$17
Medication
$20
Supplies
$55
Labs
$22
  • Symptoms
  • Impact on patient's life
  • Cultural or regional significance

​What kinds of symptoms do patients experience before receiving treatment?

A bulge and pain in the affected area are the most common symptoms. The symptoms may get worse with straining. The pain may be severe enough to affect the patient’s ability to work and perform daily activities.

​What is the impact on patients’ lives of living with these conditions?

Because they can’t afford the cost of surgery, many patients wait years before having their hernias repaired. They live with chronic pain. In addition, the economic impact on families can be profound. Patients with hernias are often unable to work full-time, reducing their ability to grow or purchase food and to pay school fees for their children. If surgery for children is delayed, the hernia may become incarcerated or strangulated, cutting off blood supply to the intestine.

What cultural or regional factors affect the treatment of these conditions?

There is no historical, regional, or cultural significance to this condition. Surgery is often delayed because of poverty.

  • Process
  • Impact on patient's life
  • Risks and side-effects
  • Accessibility
  • Alternatives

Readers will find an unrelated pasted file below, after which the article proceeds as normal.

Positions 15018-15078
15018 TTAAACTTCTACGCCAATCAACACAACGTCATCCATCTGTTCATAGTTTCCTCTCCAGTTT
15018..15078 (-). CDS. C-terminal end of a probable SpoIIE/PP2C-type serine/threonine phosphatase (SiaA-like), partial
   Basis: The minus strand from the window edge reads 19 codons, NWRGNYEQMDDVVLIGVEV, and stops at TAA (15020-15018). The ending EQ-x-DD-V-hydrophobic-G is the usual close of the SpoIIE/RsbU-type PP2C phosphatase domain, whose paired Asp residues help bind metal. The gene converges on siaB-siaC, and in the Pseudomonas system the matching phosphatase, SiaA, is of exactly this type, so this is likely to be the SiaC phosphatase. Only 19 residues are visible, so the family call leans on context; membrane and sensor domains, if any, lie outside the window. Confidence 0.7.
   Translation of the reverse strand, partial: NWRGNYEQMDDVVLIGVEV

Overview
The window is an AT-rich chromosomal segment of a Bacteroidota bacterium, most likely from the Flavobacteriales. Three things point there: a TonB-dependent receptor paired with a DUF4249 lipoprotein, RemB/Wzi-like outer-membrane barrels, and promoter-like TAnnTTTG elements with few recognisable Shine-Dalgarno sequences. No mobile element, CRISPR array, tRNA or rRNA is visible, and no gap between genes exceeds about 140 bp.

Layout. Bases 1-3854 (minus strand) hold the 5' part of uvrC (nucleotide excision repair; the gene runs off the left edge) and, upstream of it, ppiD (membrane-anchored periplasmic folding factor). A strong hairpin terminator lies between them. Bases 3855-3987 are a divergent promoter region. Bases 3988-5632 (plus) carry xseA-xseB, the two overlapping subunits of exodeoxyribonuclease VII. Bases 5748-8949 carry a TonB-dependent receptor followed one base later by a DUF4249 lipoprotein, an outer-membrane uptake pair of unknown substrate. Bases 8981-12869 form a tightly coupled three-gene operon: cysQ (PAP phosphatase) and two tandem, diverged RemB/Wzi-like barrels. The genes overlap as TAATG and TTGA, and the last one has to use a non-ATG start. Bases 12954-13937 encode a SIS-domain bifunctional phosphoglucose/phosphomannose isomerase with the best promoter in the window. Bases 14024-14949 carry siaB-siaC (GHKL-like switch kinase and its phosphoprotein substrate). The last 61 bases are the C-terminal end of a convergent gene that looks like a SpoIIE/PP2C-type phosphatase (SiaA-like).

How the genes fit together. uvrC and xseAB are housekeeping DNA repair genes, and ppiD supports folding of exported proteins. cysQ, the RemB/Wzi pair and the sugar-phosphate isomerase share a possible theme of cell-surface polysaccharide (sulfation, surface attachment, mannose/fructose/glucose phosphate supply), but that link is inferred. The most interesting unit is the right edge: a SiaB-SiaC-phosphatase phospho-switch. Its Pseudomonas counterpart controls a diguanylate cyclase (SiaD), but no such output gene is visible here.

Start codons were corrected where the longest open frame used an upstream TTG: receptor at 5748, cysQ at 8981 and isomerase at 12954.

What does the treatment process look like?

The patient is typically admitted to the hospital one day prior to the surgery to be assessed by the surgeon and anesthetist. At Bwindi Community Hospital, surgery for hernias is conducted under general anesthesia. The Bassini hernia surgical technique is used for inguinal hernias. An incision is made in the area of the hernia, and the defect in the abdominal wall is identified. The edges of the defect are brought together and sutured. The skin incision is then sutured, the wound is dressed, and the patient is taken to the recovery area until stable. The patient will typically remain in the hospital for two days post-surgery. The patient will be discharged on the third day and return for followup after two weeks.

What is the impact of this treatment on the patient’s life?

After rest and healing, the patient will be able to resume normal activities. Long-term complications in children may be avoided.

What potential side effects or risks come with this treatment?

There are always risks with anesthesia, especially in children. The surgical repair procedure is simple and effective, and the risk of complications is very low.

How accessible is treatment in the area? What is the typical journey like for a patient to receive care?

Hernia surgery is only available at hospitals. The nearest alternative hospital is more than two hours away. Patients may live anywhere from 2 to 50+ kilometers away from Bwindi Community Hospital. They may walk or take a taxi to the hospital. Normally, they learn about Watsi from the community health nurses.

What are the alternatives to this treatment?

Adult patients may wait years before seeking treatment because they cannot afford the cost of surgery. Alternatives may include pain management medicine or abdominal support. Some patients may use herbal medicines or treat themselves with ash to relieve pain and reduce swelling.

Meet another patient you can support

100% of your donation funds life-changing surgery.

Meet another patient you can support

100% of your donation funds life-changing surgery.